A game-based engagement tool for rural resilience planning.
Across the Midwest, severe drought and flooding, combined with rising temperatures, have already impacted crops and livestock—shifting planting and harvesting times as well as damaging rural infrastructure. In 2019 some regions of the Midwest saw up to 600% normal amount of precipitation. The resulting historic flooding prevented farmers from planting nearly 20 million acres of insurable crops. The increasing frequency and intensity of such extreme weather events will continue to accelerate crop losses, while threatening to exacerbate existing environmental challenges like aquatic dead zones and harmful algal blooms. Meanwhile, global market volatility and low commodity prices further threaten the sustainability of agricultural systems.
The magnitude of these challenges demands a scale of response beyond the reach of any single agency, company, or landowner. Any adaptation or resilience effort, no matter how large or small, generates new relationships among diverse publics. Each approach creates new pools of shared interest among stakeholders, defines zones of protection within communities, and determines who will (and will not) benefit. Communities that face extreme weather impacts therefore need to build consensus through community-centered collaboration.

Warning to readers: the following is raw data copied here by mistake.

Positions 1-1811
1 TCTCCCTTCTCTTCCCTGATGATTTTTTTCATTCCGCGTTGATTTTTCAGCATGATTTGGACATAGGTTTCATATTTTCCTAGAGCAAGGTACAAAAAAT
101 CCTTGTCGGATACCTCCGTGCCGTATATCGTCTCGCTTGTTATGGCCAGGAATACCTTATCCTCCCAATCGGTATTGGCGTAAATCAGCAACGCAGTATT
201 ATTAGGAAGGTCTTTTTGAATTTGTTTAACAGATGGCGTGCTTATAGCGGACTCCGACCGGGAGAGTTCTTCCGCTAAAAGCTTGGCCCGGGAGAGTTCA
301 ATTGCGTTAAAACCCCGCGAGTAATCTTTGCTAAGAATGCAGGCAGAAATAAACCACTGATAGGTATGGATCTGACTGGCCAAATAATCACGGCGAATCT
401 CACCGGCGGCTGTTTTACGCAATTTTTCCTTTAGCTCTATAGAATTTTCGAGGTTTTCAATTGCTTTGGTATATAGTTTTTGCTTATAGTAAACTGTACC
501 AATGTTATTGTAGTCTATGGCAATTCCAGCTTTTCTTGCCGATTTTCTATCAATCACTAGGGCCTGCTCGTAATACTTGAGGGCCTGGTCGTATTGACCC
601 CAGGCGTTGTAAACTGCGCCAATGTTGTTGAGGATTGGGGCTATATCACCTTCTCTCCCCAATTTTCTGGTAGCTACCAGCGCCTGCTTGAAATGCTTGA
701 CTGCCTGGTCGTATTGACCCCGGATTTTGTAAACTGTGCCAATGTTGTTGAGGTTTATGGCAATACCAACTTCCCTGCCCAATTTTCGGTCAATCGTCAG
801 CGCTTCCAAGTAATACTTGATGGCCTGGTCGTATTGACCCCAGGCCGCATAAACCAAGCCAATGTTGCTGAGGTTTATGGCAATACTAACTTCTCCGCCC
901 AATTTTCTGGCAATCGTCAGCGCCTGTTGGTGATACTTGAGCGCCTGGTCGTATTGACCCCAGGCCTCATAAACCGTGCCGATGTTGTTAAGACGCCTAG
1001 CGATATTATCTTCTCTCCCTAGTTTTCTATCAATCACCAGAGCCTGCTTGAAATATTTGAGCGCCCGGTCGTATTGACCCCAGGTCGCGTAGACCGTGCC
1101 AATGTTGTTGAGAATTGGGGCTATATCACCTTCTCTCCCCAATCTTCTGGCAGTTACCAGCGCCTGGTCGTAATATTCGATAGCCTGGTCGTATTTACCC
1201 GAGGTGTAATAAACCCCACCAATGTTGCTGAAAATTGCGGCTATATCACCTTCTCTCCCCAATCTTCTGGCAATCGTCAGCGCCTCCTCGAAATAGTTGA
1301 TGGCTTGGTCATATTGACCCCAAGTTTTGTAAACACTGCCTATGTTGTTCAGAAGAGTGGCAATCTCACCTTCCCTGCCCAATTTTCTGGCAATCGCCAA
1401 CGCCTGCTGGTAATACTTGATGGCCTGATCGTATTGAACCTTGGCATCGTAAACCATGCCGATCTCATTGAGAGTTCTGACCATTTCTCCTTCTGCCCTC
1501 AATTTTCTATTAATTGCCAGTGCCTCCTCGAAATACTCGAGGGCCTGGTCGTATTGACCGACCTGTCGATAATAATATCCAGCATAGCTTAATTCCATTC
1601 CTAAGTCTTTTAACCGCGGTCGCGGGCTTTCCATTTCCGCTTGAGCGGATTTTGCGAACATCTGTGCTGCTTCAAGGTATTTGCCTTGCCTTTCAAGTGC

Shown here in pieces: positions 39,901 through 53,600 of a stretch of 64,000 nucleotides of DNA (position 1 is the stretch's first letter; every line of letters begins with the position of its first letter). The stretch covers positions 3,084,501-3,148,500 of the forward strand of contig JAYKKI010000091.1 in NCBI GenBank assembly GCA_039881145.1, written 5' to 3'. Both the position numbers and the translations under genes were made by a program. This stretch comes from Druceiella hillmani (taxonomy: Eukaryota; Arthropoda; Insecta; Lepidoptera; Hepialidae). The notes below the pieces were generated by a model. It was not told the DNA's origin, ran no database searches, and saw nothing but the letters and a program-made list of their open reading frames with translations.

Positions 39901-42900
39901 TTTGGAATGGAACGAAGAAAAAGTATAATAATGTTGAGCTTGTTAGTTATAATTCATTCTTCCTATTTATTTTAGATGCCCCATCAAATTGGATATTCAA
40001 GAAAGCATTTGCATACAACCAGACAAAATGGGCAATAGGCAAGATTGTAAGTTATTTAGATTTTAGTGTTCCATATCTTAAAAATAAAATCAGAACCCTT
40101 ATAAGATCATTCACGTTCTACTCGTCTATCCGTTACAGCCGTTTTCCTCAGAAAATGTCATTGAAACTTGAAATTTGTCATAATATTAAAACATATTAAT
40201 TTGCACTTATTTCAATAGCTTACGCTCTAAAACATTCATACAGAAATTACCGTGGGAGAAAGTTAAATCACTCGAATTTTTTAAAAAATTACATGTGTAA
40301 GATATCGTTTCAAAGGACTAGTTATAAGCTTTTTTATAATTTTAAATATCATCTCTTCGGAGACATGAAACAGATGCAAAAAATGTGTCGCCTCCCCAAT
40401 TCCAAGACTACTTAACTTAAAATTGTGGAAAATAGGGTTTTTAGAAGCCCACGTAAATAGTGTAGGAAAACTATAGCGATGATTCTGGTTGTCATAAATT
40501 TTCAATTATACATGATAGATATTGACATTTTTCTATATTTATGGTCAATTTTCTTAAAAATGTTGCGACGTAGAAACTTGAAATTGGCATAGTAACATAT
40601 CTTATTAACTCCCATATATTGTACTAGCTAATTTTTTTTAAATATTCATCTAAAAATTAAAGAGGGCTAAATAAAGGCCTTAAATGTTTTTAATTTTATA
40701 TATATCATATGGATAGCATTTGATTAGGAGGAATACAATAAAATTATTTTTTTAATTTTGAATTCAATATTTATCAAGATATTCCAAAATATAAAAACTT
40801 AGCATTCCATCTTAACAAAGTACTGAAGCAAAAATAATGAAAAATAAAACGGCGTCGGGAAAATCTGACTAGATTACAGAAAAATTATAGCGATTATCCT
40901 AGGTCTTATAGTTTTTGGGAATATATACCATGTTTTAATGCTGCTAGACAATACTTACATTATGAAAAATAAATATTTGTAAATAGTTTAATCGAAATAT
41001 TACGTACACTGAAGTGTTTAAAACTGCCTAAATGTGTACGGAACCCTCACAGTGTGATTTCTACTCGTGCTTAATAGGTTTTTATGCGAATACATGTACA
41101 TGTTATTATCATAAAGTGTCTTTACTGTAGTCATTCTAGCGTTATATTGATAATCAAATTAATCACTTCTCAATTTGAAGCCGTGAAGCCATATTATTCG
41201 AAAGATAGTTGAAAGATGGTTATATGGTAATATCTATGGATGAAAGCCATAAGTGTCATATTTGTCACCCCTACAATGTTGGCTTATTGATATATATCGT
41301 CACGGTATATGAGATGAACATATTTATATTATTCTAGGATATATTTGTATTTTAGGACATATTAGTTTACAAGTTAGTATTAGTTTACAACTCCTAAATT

Design research suggests that serious games and simulation based engagement tools can be effective ways to engage diverse stakeholders in complex problem solving. In serious games, concepts are abstracted through gamification and combined with game elements to create immersive scenes for experiential learning. Psycologist Elizabeth Boyle Notes that serious games are useful in facilitating “learning that is active, experiential, situated, problem-based, and provides immediate feedback.”
As extreme weather promises to reshape agricultural landscapes in the coming century, this workshop seeks to identify opportunities for serious game design to facilitate rural resilience planning. This participatory research-design process begins with a focus on Ohio. However, it will generate findings that help us better understand the opportunities for and barriers to landscape architectural engagement with production agriculture in the Midwest region and across North-America.